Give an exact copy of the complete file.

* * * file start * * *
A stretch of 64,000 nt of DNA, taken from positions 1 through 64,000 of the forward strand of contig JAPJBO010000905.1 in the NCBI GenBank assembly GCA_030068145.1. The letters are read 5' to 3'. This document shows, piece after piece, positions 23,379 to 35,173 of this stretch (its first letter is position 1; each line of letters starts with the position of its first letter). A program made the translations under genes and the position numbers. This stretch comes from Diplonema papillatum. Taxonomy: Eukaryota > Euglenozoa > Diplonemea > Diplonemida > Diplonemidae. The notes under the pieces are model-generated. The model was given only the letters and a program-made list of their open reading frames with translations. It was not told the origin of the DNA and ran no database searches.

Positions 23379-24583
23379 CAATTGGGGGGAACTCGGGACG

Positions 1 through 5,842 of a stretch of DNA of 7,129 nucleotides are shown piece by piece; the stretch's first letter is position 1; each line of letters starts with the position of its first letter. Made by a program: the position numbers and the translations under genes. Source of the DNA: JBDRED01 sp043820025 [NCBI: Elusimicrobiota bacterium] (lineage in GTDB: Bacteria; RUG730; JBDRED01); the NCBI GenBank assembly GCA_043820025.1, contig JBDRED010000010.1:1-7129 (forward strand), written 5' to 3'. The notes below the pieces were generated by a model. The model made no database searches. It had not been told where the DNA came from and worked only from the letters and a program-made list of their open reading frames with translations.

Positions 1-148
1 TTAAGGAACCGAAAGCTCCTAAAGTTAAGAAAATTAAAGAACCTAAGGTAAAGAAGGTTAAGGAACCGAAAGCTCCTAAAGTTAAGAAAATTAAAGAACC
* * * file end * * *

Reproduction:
A stretch of 64,000 nt of DNA, taken from positions 1 through 64,000 of the forward strand of contig JAPJBO010000905.1 in the NCBI GenBank assembly GCA_030068145.1. The letters are read 5' to 3'. This document shows, piece after piece, positions 23,379 to 35,173 of this stretch (its first letter is position 1; each line of letters starts with the position of its first letter). A program made the translations under genes and the position numbers. This stretch comes from Diplonema papillatum. Taxonomy: Eukaryota > Euglenozoa > Diplonemea > Diplonemida > Diplonemidae. The notes under the pieces are model-generated. The model was given only the letters and a program-made list of their open reading frames with translations. It was not told the origin of the DNA and ran no database searches.

Positions 23379-24583
23379 CAATTGGGGGGAACTCGGGACG

Positions 1 through 5,842 of a stretch of DNA of 7,129 nucleotides are shown piece by piece; the stretch's first letter is position 1; each line of letters starts with the position of its first letter. Made by a program: the position numbers and the translations under genes. Source of the DNA: JBDRED01 sp043820025 [NCBI: Elusimicrobiota bacterium] (lineage in GTDB: Bacteria; RUG730; JBDRED01); the NCBI GenBank assembly GCA_043820025.1, contig JBDRED010000010.1:1-7129 (forward strand), written 5' to 3'. The notes below the pieces were generated by a model. The model made no database searches. It had not been told where the DNA came from and worked only from the letters and a program-made list of their open reading frames with translations.

Positions 1-148
1 TTAAGGAACCGAAAGCTCCTAAAGTTAAGAAAATTAAAGAACCTAAGGTAAAGAAGGTTAAGGAACCGAAAGCTCCTAAAGTTAAGAAAATTAAAGAACC